WTO Moot Court Competition

Fab Four Dazzle in Moot Court

Four UZH students emerged victorious from the international John H. Jackson Moot Court, which simulates a hearing of a fictitious case between two World Trade Organization members. The successful students, the first winners ever from UZH, had to present their arguments before a panel of experts at the WTO.

Melanie Nyfeler

moot court competition
moot court competition
Happy winners of the WTO Moot Court competition: Giulia Bachmann, Robert Matic, Laia Guardiola (coach), Mattia Brugger, Kayla-Leigh Coetzee (from left to right). (Image: zVg)


Perhaps you’ve watched those legal dramas on TV and imagined yourself as one of a hotshot team of glamorous lawyers staying up all night to prepare a difficult case, dazzling the court with your brilliant arguments and then celebrating your unexpected but decisive victory with champagne in a rooftop bar? For four students from the University of Zurich’s Faculty of Law, it was not to remain just an idle daydream. At the beginning of this month, the hopeful quartet traveled to the WTO headquarters in Geneva to represent a fictitious case before a public audience and a seven-member panel of experts presided over by WTO Deputy Director-General Angela Ellard. They won their case with flying colors.

A complex case

Prior to presenting their closing arguments in Geneva, the students Giulia Bachmann, Mattia Brugger, Kayla-Leigh Coetzee and Robert Matic had already won the regional European elimination round of the WTO Moot Court. In total, 71 teams from universities around the world took part in the competition. The teams of (maximum four) students have to prepare fictitious cases which are presented before WTO panels in simulated legal proceedings. They draft written submissions and present their arguments in person to experts in international trade law. The students need to be able to understand the facts and the arguments of both states in the dispute, draft statements for both and represent both the complainant and the respondent.

The case involved a highly complex legal dispute relating to windmills. The construction of windmills requires rare earth elements, the mining of which has negative ecological and health-related consequences. In the fictitious case, one state was subsidizing this mining, which led to a competitive advantage over another state – precisely the kind of dispute that could also be brought before a WTO panel in real life.

Two semesters of intensive preparatory work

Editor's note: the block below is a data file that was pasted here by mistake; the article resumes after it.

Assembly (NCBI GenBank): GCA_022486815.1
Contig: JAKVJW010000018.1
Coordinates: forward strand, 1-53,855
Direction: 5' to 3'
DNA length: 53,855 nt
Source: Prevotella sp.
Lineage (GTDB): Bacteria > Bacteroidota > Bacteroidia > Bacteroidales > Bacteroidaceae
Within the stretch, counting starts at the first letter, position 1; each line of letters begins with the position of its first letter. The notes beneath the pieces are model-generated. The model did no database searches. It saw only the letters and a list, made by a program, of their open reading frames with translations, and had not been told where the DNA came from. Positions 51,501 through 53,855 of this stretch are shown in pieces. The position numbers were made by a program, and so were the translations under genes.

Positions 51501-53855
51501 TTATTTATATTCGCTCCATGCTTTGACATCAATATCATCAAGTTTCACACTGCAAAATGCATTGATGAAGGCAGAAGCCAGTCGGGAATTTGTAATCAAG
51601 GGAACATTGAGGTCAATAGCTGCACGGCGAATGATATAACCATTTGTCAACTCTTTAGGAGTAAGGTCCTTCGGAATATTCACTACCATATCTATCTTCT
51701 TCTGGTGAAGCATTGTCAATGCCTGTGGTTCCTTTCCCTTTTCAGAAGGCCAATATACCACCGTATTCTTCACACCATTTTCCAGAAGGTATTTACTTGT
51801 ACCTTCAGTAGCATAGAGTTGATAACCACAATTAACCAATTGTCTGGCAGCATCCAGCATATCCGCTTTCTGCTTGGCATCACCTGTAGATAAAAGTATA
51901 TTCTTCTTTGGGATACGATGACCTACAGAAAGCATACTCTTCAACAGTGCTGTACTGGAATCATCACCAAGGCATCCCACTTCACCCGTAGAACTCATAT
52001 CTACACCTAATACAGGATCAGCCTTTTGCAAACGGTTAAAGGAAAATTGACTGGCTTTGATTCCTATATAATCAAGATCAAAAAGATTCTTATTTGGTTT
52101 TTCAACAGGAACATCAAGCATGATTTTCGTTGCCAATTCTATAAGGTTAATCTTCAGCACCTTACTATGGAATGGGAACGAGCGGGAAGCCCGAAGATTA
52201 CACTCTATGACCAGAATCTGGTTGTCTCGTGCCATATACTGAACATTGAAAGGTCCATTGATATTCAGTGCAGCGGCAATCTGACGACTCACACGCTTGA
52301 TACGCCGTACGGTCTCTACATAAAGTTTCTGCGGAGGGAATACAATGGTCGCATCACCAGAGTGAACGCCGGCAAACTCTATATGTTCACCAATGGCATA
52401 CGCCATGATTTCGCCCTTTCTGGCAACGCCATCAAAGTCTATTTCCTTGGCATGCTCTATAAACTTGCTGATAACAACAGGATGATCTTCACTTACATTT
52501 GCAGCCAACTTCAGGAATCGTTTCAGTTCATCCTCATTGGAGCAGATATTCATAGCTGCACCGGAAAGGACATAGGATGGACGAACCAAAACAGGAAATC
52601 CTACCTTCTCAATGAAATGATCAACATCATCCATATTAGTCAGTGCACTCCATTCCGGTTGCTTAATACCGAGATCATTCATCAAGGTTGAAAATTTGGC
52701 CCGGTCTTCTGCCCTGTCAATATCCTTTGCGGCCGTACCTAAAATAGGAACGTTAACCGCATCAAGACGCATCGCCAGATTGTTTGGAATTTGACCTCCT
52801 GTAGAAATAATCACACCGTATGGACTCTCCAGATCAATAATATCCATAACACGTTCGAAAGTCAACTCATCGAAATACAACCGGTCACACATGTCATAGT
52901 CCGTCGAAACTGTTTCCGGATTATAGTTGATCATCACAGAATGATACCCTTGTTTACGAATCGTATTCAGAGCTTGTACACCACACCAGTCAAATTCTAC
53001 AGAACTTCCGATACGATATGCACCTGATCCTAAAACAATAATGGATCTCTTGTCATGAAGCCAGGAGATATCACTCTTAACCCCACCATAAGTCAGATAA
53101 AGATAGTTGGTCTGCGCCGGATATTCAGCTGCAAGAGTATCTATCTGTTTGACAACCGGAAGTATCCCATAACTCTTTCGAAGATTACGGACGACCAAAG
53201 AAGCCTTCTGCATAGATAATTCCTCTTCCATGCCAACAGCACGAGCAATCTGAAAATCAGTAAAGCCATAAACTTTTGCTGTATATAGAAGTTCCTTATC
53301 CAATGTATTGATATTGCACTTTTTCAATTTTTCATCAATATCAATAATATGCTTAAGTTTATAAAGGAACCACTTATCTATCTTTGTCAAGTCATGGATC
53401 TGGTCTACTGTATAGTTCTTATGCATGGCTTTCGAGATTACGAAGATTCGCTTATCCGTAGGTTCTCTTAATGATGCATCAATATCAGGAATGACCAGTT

The four students spent two semesters intensively preparing the case. “They had to develop a deep understanding of the intricacies of trade law but also of the technical requirements relating to renewable energies and the extraction of rare earth elements,” explains PhD candidate Laia Roxane Guardiola, who coached the UZH team at the chair of international economic law at the Faculty of Law and had previously participated in the WTO Moot Court herself. There was also time pressure on the team to meet the strict deadlines for each of the preliminary rounds.

The students did not know each other before and were put in a group together following a very competitive selection process at the Faculty of Law. Nevertheless, they quickly formed an excellent and mutually supportive working relationship. “You could tell in the run-up and during the pleadings that everyone was pulling in the same direction. The four of them performed impressively both individually and as a team and were able to respond competently to tricky questions and concerns from the experts,” says Guardiola.

Victory thanks to team effort

It was probably this team effort that helped carry them to victory, both in the European preliminary round and in the global final round against 23 other top-notch teams. Matthias Oesch, Professor of public law, European law and international economic law, is proud of the UZH team’s performance: “It’s a great success. I am thrilled that our students can compete so well on the international stage. It doesn’t get better than that!”

This victory in the final global round is positive for the reputation of the university and a great career boost for the four students – as well as an ideal opportunity to expand their own networks. They have made friends for life, all four say. In addition, the prize comes with a scholarship to Georgetown University in Washington DC. Who knows, perhaps the fab four will in future really be living the lives of those hotshot lawyers described in our opening fantasy.

Melanie Nyfeler, UZH Media Officer; English translation by Caitlin Stephens, UZH Communications

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